Installing the vSphere API Python bindings in your virtual environment is easy. Install it with pip install pyvmomi

Writing your first script

If you’re completely new to Python you can check out learnpython.org. It contains an interactive tutorial that teaches you the ins and outs of Python.

The logic of the scripts for pyvmomi is pretty much the same every time:

  • Connect to a vCenter server and get a service instance
  • Retrieve information
  • Navigate the hierarchy, starting at the root folder
  • Manipulate the managed objects

The script below retrieves all virtual machines in your vCenter and returns the name and the status of the VMware tools.

In short, the script:

  • Connects to vCenter service_instance = connect.SmartConnect( .. )
  • Retrieves information content = service_instance.RetrieveContent()
    • Which object to search for viewType = [vim.VirtualMachine]
    • Create a container view containerView = content.viewManager.CreateContainerView ( .. )
    • Navigate the hierarchy, starting at the root folder container = content.rootFolder
  • Loop through all virtual machines and print tools status
    for child in children:
                if child.summary.guest is not None:
                        tools_version = child.summary.guest.toolsStatus
                        print("VM: {}, VMware-tools: {}".format(child.name, tools_version))

Save the script below, change the variables host, user, password and port to your situation and run it with python <scriptname>.py

#Ensure Python 2/3 compatibility
from __future__ import (absolute_import, division,
                        print_function, unicode_literals)
from builtins import *

import atexit

from pyVim import connect
from pyVmomi import vmodl
from pyVmomi import vim


# If you use self signed certificates Python will not connect.
# This will give you an error for the check, but continues.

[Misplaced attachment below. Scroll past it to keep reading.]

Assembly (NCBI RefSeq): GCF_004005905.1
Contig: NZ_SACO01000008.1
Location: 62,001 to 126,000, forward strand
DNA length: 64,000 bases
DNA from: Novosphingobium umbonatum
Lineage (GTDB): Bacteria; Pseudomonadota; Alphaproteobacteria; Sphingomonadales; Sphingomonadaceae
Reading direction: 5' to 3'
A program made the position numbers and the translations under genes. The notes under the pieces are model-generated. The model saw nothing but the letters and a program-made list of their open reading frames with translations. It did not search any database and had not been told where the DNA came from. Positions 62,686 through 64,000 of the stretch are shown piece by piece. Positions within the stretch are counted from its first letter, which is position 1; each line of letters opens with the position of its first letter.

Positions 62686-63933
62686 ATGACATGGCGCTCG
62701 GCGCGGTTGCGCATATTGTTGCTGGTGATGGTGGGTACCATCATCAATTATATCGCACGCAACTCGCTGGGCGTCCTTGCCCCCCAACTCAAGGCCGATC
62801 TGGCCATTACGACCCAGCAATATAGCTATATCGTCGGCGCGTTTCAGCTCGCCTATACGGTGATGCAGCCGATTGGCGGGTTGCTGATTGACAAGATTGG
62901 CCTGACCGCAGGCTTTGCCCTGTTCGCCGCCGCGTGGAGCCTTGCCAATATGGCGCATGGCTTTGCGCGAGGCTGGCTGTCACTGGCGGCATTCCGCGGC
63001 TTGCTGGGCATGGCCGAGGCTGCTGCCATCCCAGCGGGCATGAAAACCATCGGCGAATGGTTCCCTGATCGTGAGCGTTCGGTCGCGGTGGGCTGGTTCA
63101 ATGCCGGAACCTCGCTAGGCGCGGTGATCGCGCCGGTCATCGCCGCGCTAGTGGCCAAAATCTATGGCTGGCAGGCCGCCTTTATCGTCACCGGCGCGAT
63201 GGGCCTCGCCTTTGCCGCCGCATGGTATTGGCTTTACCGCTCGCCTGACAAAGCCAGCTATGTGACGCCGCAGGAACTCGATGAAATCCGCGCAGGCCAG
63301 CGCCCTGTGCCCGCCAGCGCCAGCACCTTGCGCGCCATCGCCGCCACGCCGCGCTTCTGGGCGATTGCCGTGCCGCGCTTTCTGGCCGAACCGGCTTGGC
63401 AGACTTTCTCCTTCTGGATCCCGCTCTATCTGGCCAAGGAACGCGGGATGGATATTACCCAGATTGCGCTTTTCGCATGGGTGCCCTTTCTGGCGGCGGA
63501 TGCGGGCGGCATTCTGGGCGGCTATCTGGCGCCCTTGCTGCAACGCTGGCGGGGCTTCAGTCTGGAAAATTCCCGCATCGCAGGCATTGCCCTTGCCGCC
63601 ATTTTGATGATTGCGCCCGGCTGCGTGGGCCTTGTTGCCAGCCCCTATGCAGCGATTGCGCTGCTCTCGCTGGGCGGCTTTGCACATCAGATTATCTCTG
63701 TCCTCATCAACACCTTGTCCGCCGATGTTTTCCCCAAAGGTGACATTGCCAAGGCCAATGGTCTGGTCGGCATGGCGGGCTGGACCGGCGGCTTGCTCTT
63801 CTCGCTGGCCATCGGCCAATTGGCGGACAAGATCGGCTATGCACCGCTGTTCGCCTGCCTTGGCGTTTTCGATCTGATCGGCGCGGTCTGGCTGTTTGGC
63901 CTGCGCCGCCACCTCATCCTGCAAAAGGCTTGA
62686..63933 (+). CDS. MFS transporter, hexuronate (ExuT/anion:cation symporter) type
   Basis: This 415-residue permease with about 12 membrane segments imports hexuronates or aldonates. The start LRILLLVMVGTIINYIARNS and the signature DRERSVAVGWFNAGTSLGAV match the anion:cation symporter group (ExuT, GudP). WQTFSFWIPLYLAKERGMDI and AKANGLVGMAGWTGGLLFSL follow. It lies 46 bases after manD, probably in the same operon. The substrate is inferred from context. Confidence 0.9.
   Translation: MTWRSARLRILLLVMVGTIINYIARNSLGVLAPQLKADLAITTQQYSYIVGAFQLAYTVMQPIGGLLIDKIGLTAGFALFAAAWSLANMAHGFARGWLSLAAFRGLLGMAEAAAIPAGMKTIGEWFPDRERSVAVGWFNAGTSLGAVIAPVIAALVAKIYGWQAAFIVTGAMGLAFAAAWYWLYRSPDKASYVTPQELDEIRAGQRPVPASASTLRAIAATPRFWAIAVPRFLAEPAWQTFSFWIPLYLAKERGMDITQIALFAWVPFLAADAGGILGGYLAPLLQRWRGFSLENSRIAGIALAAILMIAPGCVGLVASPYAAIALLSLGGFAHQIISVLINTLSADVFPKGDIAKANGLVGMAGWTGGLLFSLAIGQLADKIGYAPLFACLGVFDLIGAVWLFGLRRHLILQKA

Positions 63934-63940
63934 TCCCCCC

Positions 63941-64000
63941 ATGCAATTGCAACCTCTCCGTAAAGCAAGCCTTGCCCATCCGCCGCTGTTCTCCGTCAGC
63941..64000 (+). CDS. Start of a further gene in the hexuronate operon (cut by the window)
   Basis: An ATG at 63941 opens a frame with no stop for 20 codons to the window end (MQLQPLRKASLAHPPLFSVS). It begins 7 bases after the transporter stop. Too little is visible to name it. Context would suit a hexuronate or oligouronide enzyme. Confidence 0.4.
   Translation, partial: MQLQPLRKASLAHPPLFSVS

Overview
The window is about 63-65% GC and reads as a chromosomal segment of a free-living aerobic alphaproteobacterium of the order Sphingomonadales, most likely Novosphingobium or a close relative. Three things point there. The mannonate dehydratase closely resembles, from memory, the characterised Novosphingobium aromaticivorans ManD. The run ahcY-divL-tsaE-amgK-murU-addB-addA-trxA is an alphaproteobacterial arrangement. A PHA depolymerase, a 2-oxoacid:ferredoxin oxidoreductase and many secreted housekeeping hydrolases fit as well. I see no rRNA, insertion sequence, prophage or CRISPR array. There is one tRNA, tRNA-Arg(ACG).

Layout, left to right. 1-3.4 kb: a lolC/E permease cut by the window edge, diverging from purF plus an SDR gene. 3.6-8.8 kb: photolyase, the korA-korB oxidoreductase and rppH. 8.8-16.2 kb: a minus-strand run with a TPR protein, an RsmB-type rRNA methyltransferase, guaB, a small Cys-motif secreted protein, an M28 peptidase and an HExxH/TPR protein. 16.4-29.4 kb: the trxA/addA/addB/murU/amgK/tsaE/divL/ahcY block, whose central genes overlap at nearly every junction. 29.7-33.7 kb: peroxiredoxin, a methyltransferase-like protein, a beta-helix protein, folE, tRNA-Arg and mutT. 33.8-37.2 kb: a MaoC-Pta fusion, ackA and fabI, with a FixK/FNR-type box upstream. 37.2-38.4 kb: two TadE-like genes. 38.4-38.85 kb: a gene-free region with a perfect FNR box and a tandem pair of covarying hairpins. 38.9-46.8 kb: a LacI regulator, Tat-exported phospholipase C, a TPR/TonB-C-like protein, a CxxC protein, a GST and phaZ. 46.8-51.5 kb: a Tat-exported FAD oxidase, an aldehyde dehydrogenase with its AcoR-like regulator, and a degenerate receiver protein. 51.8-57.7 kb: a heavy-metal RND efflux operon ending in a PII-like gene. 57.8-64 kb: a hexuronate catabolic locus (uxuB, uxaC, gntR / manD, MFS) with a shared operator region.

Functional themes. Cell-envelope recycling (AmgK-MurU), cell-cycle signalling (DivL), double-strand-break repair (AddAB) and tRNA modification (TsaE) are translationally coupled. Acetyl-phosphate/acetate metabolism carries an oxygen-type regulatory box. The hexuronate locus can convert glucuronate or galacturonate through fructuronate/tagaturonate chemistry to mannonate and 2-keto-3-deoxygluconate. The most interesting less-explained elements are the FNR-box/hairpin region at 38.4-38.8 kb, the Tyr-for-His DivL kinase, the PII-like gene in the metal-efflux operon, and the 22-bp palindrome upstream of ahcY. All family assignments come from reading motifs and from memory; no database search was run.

import ssl
    _create_unverified_https_context = ssl._create_unverified_context
except AttributeError:
    # Legacy Python that doesn't verify HTTPS certificates by default
    # Handle target environment that doesn't support HTTPS verification
    print ("There was an error with the SSL certificates. Continuing..")
    ssl._create_default_https_context = _create_unverified_https_context

def main():
        service_instance = connect.SmartConnect(host=host,

        # What to do when exiting
        atexit.register(connect.Disconnect, service_instance)

        content = service_instance.RetrieveContent()

        container = content.rootFolder  # starting point to look into
        viewType = [vim.VirtualMachine]  # object types to look for
        recursive = True  # whether we should look into it recursively

        # Create a view
        containerView = content.viewManager.CreateContainerView(
            container, viewType, recursive)

        # Loop through all obhects to return name and VMware tools version
        children = containerView.view
        for child in children:
            if child.summary.guest is not None:
                    tools_version = child.summary.guest.toolsStatus
                    print("VM: {}, VMware-tools: {}".format(child.name, tools_version))
                    print("Vmware-tools: None")

    except vmodl.MethodFault as error:
        print("Caught vmodl fault : " + error.msg)
        return -1

    return 0

# Start program
if __name__ == "__main__":

Making the script version proof

At the moment there are two versions of Python, namelijk Python 2 and Python 3. Python 3 is the version we all should be going to, but Python 2 is widely spread and is default in a lot of operating systems, like Mac and Linux distributions.

To make sure your script runs on Python 3 as well as on Python 2 you can install the ‘future’ module and add a couple of lines to your scripts:

First: pip install future

Then in your script:

from __future__ import (absolute_import, division,
                        print_function, unicode_literals)
from builtins import *

I Want to know more about Python and pyvmomi